We need to thank our agriculture scientists once for all for what they have done for the country’s agriculture. Many of them have already retired, and are unnecessarily being drawn in again and again as chairman or members or for consultations for the new programmes and projects. It is time we let them retire gracefully. There is no need to recall them. If they were so good, India wouldn’t have been faced with an agrarian crisis of such a grave magnitude.
In a few weeks time, the government is likely to come up with a National Mission on Sustainable Agriculture. The proposed Rs 83,000-crore project (I hope my figures are correct) is to be introduced in 100 districts across the country, and will operate for five years. Read the document carefully and you find that it follows the same beaten track. It uses the right kind of language, and under the garb of sustainable agriculture new technologies and machinery is getting ready to be introduced.
Take dryland farming, which constitutes more than 60 per cent of the country’s cultivable lands, the strategy that has been spelled out has been repeated again and again ever since the subject was accorded top priority in Mrs Indira Gandhi’s 20-point programme. I find the National Action Plan on Climate Change that is being prepared under the direction of the Prime Ministers Office too following a flawed approach. I am appaled to learn that in the last meeting called by the PMO it was stressed that the GM technologies are the only answer for the drylands, and in fact it was suggested that we don’t even need to reinvent the wheel, we simply need to import these GM crops (and also nanotechnology).
The agriculture section of the National Action Plan on Climate Change is more or less a useless component. It will only add on to climate change. But do you think it will be changed? No, it has been dressed up in an appropriate language, and promotes the commercial interests of the agribusiness companies. So who cares for farmers and the environment destruction that it will bring in?
Coming back to the proposed National Mission on Sustainable Agriculture, Rs 54,000-crore is proposed to be allocated for dryland agriculture. A careful perusal tells you that the emphasis again is on introduction of sophisticated technologies and genetically modified crops. In other words, the National Mission for Sustainable Agriculture is merely a facilitating process for the large-scale introduction of genetically modified crops and balanced use of chemical fertilisers. At a time when world over there is an increasing realisation that chemical farming has destroyed soil health and in turn devastated agriculture, how does India’s planners hope to resurrect agriculture by applying faulty technologies and imported concepts of sustainable farming.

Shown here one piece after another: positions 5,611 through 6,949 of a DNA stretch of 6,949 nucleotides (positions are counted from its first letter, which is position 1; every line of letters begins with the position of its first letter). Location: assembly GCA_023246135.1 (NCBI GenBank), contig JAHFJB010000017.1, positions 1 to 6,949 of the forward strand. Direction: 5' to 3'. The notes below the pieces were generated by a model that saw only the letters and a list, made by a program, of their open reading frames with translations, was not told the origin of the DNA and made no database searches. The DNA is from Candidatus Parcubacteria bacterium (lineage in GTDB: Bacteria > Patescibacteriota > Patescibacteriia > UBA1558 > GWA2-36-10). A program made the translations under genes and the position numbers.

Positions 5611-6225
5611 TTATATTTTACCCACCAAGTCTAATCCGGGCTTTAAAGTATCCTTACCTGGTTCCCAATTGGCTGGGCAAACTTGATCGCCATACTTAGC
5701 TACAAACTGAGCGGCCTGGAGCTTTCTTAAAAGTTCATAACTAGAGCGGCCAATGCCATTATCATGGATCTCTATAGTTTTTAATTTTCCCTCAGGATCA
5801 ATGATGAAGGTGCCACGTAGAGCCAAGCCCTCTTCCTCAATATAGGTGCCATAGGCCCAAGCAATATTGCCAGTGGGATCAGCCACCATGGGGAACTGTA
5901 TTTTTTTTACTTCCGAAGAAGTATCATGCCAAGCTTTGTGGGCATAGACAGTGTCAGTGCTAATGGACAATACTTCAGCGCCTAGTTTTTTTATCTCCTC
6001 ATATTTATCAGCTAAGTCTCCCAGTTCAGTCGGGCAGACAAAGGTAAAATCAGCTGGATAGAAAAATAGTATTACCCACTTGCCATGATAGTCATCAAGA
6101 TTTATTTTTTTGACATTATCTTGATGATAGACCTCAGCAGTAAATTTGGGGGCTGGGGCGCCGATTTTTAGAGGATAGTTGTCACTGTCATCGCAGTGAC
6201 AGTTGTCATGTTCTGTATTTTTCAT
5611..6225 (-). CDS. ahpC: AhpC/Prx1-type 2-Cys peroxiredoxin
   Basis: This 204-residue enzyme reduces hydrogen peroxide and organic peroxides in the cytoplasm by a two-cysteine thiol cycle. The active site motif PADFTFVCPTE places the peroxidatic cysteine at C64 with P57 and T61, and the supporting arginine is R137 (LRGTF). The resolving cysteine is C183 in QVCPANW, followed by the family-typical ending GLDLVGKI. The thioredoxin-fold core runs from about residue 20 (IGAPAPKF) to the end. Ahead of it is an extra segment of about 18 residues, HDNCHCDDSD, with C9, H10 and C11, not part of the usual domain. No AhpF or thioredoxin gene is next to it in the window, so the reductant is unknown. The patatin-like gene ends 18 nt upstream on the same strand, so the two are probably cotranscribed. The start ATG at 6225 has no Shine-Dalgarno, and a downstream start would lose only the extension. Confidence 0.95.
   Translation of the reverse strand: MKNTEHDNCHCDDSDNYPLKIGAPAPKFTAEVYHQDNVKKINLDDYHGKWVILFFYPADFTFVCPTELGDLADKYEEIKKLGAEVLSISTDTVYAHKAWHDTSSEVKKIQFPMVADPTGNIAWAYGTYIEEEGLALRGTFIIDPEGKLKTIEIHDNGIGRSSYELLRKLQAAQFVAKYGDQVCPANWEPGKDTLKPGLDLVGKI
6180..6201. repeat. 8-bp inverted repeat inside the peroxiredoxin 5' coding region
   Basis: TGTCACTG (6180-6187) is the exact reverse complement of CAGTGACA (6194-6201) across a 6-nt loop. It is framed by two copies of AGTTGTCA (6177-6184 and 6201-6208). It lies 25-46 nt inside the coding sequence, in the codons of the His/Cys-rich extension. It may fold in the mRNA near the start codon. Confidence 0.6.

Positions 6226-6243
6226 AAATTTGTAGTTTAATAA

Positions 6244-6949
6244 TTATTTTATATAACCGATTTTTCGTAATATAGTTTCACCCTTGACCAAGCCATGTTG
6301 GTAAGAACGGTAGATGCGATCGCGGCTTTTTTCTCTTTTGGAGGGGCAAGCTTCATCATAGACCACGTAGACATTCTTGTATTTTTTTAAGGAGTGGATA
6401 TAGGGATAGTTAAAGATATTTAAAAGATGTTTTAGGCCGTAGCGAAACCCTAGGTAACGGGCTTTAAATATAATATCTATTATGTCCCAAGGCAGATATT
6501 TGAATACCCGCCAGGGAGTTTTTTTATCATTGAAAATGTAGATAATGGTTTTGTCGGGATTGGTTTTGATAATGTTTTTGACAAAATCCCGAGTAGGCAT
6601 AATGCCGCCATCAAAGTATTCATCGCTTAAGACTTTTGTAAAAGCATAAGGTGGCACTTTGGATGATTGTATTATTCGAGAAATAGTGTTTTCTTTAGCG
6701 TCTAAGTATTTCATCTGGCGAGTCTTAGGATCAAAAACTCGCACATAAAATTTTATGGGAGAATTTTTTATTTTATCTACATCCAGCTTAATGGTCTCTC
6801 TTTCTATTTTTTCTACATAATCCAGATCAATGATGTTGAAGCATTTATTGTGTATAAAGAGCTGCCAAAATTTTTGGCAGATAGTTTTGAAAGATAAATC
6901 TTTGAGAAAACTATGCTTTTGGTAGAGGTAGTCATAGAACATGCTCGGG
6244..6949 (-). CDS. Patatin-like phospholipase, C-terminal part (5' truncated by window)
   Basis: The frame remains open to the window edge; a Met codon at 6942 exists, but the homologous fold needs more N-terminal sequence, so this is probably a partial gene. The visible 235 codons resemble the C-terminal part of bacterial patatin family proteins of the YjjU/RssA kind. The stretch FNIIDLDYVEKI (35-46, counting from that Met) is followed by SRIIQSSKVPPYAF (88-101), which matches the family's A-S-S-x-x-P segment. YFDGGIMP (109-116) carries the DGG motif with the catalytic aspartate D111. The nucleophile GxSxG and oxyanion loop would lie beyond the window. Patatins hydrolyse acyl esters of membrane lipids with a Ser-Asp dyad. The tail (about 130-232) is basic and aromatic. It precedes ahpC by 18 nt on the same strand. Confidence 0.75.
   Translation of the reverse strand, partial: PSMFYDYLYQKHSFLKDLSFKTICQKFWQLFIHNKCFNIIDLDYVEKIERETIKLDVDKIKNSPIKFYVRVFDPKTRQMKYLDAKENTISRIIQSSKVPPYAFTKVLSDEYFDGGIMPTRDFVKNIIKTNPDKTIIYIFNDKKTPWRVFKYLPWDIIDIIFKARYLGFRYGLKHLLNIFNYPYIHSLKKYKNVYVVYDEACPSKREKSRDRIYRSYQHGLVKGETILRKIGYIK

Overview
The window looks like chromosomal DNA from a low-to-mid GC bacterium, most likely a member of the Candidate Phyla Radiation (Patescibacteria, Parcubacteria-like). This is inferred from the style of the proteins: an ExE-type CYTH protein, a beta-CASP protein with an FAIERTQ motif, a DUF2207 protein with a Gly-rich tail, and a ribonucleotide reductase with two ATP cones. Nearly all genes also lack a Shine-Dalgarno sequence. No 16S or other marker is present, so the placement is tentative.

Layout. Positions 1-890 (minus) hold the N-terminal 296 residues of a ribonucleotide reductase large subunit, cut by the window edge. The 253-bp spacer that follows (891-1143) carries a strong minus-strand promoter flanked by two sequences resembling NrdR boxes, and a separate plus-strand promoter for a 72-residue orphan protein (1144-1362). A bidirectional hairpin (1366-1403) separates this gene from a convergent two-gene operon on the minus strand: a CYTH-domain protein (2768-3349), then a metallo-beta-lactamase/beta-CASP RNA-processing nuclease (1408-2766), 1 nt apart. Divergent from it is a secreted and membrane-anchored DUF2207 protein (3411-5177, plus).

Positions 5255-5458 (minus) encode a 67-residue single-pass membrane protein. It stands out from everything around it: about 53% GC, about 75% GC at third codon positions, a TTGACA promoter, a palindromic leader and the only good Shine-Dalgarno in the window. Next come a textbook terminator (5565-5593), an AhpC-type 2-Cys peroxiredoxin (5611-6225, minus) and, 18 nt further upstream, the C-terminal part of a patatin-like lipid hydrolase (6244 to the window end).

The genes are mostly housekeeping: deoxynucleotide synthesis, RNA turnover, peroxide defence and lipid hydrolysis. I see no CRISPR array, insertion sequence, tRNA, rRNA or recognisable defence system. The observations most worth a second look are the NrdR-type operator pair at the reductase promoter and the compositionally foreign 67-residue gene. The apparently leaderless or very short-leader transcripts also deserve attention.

The sub-committee that has prepared the approach paper for the National Mission on Sustainable Agriculture is dominated by people who were actually part of the system that turned agriculture completely unsustainable in the past 40 years of Green Revolution. The agriculture part of the 11-Plan document too has been written by experts who were largely responsible for the agrarian crisis that we witness today. Karnataka’s Agricultural Mission too is headed by a person who was part of the same faulty system. Punjab’s Farmers Commission or for that matter several State Farmers Commissions are chaired by scientists who were part of the system that pushed agriculture into a terrible crisis. I fail to understand how you can expect people who were responsible for the crisis to provide the right solutions. If they were so good, India wouldn’t have been faced with an agrarian crisis of such a grave magnitude.
Why can’t we thank these experts once for all for what they have done to the country’s agriculture? Now don’t get me wrong. Many of them have already retired, and are unnecessarily being drawn in again and again as chairman or members or for consultations for the new programmes and projects. I find them in various committees, commissions and of course form part of the national consultations that agribusiness companies and foreign institutes/universities are regularly holding to promote their own set of technologies. This is certainly not what the country needs.
The proposed National Mission for Sustainable Agriculture will therefore only deepen the crisis.
What we urgently require is a change in mindset, a change in approach and a willingness to listen to the farmers and NGOs who are working relentlessly towards regenerating agriculture. Why this is not happening is because you and I, I repeat YOU and I, accept these faulty decisions without saying a word. We are overawed by the designations of these scientists and policy makers, and so we keep quiet. It is time you stood up, raised your voice, demand correction and if possible over-hauling of such useless plans and programmes. You should ask also for a change in the composition of these committees.
As long as you remain quiet, believe me it will be business as usual.
(I draw your attention to my article today in Deccan Herald: Agricultural Reforms: On the Wrong Track . Part of it had appeared in this blog earlier. but still, it provides a linkage to the issue we are discussing. http://www.deccanherald.com/Content/Mar112009/editpage20090310123264.asp)